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NABJ Drops Knowledge on Misinformation in the Media

Chicago journalist share their point of view in a NABJ panel discussion about misinformation. Participants include (L-R): Deborah Douglas, Midwest Director of the Solutions Journalism hub at Northwestern; Evan F. Moore, NABJ-CC Vice President of Print; Monique Mulima, Editor-in-Chief of 14 East Magazine; Tiffany Walden, Editor in Chief at The Triibe and DeMario Phipps-Smith, Senior Manager of Community Learning at the News Literacy Project.

In this day and age, most of the information and news we consume comes from our phones and the media. The National Association of Black Journalists (NABJ) recently hosted an event talking about misinformation and how dangerous it can be.

“If you want to reach younger people, I think you have to be on social media,” said Monique Mulima, a journalism Master’s student at DePaul University, where she is Editor-in-Chief at 14 East Magazine. “Even as a journalist, I follow a lot of news sites on social media and that’s where I see the stories that are coming out.”

Held at DePaul’s Loop Campus at 14 E. Jackson Blvd, “How Journalism Claps Back At Misinformation” consisted of a panel of speakers including Mulima, Deborah Douglas, Midwest Director of the Solutions Journalism hub at Northwestern; Tiffany Walden, Editor in Chief at The Triibe and DeMario Phipps-Smith, Senior Manager of Community Learning at the News Literacy Project.

The speakers all came from different publications while holding different positions, but they all had great contributions to the conversations held including misinformation and objectivity.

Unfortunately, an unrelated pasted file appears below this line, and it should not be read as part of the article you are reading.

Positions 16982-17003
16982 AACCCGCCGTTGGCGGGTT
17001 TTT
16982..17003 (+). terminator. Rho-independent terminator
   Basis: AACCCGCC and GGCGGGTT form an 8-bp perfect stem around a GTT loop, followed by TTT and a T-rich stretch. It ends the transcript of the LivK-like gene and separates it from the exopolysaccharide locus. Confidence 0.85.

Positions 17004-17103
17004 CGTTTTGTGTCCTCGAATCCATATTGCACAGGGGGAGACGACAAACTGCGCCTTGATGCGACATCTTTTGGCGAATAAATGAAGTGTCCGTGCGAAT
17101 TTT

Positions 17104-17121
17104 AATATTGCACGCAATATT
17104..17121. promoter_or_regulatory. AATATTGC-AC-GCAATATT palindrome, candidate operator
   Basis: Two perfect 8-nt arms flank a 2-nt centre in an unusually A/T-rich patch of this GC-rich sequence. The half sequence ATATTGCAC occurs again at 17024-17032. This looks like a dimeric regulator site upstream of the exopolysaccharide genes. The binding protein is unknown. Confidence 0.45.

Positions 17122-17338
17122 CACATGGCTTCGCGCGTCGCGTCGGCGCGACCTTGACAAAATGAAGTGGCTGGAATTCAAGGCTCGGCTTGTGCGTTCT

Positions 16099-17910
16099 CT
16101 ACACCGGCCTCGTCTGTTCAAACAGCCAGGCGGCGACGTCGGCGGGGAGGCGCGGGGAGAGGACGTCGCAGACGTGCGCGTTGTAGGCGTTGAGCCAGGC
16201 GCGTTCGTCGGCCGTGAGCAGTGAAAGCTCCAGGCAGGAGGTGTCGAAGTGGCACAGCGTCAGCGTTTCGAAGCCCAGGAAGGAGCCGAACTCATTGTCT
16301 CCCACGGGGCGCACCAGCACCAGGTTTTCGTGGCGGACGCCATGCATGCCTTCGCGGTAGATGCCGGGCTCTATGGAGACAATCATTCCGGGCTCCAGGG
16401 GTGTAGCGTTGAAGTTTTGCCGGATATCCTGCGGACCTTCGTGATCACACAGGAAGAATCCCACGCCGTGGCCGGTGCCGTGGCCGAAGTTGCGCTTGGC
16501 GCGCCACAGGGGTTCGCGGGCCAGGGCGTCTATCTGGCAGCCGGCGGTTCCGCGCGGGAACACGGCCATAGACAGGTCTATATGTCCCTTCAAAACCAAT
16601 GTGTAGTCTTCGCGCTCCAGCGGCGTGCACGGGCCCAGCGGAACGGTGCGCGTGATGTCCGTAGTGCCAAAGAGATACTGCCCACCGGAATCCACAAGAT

“We all have our opinions and thoughts and stories,” said Evan F. Moore, the event’s moderator and NABJ-CC Vice President of Print. “Even pitching a story is our opinion,” he said regarding objectivity.

Misinformation is something frequently seen on the internet. Because news spreads so quickly online, it becomes difficult to determine what’s real and what’s not without doing further research.

“Misinformation is one of the pressing issues of our time,” said Phipps-Smith. “With the proliferation of social media and media messages in general, right now is such a critical time to have this discussion and to help come up with solutions and think about a game plan to increase people’s literacy around information and news.”

Statistics regarding race of workers at large media corporations such as Instagram, Twitter and Facebook were also detailed. A 2020 report from the Sun-Times stated that less than five percent of the workers at these corporations are Black. The lack of diversity, even from these large media companies, can also contribute to misinformation spread to the public. Even more reason to change up the staff.

“We have to start educating the public about why they need journalists, why they need journalism,” said Phipps-Smith. “I don’t think a lot of people have been educated on how important news is for them to be engaged citizens in our democracy.”

To learn more about NABJ Chicago and its events, visit their website at nabjchicago.org.

 

By Cierra Lemott, Senior, Columbia College Chicago

Instagram: @cece.kodak / @kodakscamera

 

Help us continue to lift youth voices in their schools and communities. Donate to True Star at: elevate.truestarfoundation.org.

 

Written by Cierra Lemott

I'm a professional procrastinator and my hobbies include sleeping, eating, and Netflix binging.

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